Are you thinking of becoming a registered nurse, but you aren’t sure if you’d really like it? Or maybe you are in high school and you are considering entering a nursing program, yet you’d like to get a little experience and see what the actual job is like.
If this is the case, what can you do?
We recently received a great question, and here it is:
I am a senior in high school and I am looking towards becoming a registered nurse. Can you recommend any ways to maybe volunteer or get in contact with a registered nurse?
Thanks for your question Brooke!
I think this would be a great idea, and I am glad you asked this. Volunteering at local healthcare clinics or speaking with current nurses is a great way to know what you can expect once you become a nurse. It can also be a great way to add some experience to your future resume or nursing school application. Since my mother was an LPN, I was able to volunteer some at her work. This was long before I even graduated high school, and I did use that experience on my nursing school application.
Most health organizations (hospitals, clinics, etc.) allow people in the community to volunteer for some tasks. Also, many larger organizations or hospitals will have “shadowing” programs. This is where you work alongside a nurse (ie, you’re their shadow), and you can see exactly what they do during an entire shift.
Here are some tips to help you find a way to volunteer or gain experience with nursing.
How to Shadow or Volunteer as a Future Registered Nurse
I’d recommend you first try to get an idea of where you’d like to volunteer or shadow. Try to pick a place that you’d perhaps like to work when you graduate with your RN degree. This way, you may be able to make contacts and establish “connections” that could help you secure a job down the line.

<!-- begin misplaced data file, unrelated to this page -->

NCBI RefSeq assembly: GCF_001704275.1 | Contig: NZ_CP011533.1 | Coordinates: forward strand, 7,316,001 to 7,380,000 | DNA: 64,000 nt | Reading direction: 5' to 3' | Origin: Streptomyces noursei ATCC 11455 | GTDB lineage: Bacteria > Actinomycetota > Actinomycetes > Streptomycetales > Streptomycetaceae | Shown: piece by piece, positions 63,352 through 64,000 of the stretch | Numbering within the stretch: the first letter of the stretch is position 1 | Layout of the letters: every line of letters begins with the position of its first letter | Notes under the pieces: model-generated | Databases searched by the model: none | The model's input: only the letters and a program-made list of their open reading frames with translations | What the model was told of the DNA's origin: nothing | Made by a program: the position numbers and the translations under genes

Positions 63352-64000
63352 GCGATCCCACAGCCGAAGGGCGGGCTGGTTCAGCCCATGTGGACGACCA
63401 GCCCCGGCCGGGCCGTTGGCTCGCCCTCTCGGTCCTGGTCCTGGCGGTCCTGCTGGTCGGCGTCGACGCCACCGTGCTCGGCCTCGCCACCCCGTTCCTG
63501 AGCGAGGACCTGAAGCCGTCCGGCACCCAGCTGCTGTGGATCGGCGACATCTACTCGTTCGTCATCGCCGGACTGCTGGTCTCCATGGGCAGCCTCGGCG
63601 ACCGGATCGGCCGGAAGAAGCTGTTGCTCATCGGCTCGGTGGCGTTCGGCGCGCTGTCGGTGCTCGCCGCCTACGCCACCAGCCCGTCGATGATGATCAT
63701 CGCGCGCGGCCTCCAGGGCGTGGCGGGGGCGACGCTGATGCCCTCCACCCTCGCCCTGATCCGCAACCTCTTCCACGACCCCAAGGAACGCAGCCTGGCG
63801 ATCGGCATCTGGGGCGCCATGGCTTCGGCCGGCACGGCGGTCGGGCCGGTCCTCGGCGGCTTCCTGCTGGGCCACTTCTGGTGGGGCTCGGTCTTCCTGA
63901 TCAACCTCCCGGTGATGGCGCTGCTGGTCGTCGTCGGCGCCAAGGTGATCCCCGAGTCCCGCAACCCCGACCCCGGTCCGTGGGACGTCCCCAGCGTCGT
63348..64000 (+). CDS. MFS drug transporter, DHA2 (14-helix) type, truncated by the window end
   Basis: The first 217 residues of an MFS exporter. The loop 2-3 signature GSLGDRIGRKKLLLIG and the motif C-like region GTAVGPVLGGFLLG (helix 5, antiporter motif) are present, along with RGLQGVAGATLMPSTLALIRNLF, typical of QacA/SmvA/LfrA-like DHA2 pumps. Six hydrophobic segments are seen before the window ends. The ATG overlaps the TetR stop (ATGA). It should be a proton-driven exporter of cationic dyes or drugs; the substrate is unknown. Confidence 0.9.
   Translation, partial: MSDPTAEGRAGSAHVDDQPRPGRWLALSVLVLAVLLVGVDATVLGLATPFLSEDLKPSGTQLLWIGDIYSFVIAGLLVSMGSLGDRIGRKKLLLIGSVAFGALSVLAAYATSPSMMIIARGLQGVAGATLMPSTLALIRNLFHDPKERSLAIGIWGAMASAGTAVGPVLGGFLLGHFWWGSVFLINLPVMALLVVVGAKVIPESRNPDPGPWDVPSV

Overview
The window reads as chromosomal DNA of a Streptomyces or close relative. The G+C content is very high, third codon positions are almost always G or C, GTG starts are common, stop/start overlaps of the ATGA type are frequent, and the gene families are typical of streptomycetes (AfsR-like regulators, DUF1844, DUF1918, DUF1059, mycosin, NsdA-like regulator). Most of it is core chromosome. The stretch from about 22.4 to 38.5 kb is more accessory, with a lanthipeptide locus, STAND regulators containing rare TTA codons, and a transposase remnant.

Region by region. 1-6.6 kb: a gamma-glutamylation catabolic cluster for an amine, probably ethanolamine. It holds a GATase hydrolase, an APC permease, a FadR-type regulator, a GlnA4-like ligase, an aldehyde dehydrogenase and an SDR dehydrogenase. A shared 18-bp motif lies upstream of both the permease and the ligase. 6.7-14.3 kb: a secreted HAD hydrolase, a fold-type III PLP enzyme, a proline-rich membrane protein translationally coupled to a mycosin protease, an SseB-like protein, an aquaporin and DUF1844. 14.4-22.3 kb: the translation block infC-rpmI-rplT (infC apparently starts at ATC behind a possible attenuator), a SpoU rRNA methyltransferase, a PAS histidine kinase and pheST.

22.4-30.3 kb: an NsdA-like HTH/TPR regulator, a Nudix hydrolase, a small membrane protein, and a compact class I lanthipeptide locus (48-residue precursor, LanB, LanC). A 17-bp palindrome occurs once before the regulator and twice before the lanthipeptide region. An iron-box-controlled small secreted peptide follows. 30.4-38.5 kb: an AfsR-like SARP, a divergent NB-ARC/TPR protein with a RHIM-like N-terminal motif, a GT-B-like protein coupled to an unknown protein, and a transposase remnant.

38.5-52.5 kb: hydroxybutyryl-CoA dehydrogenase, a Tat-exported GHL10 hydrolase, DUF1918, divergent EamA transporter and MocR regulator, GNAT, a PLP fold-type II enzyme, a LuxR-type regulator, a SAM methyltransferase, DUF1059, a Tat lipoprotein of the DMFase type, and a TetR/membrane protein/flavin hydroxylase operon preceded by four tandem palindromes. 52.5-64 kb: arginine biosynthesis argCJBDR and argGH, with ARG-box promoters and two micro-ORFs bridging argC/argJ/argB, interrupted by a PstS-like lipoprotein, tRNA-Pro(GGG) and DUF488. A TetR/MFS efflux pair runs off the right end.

Ideally, you should pick a well-established organization (such as a large hospital or clinic).
Once you select a hospital, clinic, or other healthcare agency, the next step would be to call them and ask to speak with their Human Resource department. Human Resources (often abbreviated “HR”) is the area that usually does the hiring, firing, and so forth. They should be able to tell you what opportunities are available, and if there are any requirements to volunteer or shadow.
Depending on what you want to do, they may require a certain age limit. Some may also perhaps require CPR or other certification, but in most cases, someone in your age group should be able to shadow without meeting too many requirements.
It is also possible that some may require that you sign a few papers, just in case anything happened during the volunteer work. In either case, the “HR” worker should be able to let you know what they can.
Considering Employment In Healthcare
One other option I’d like to mention is that there are often plenty of part-time positions within the healthcare industry, and this would be a great way to actually earn money while you also gain experience and make connections.
A CNA (Certified Nursing Assistant) is often a popular position for future nurses, and it usually isn’t very hard to get certified. Even if you don’t want to work as a CNA, there are also positions available that require little or no experience. When I was in nursing school, one of my friends worked just 1 day a week at our local hospital delivering food trays to all of the patients.
Most hospitals have flexible shifts and employment opportunities, which can be great for those only working during summers, or only want to work a few hours a week while attending school.
Another benefit to consider is that, if you aren’t currently getting scholarships for college, many hospitals and large organizations will offer a paid-tuition program. These programs are great because the hospital usually offers to pay some or all of your tuition as long as you sign a contract and agree to work there for a certain number of years after graduation.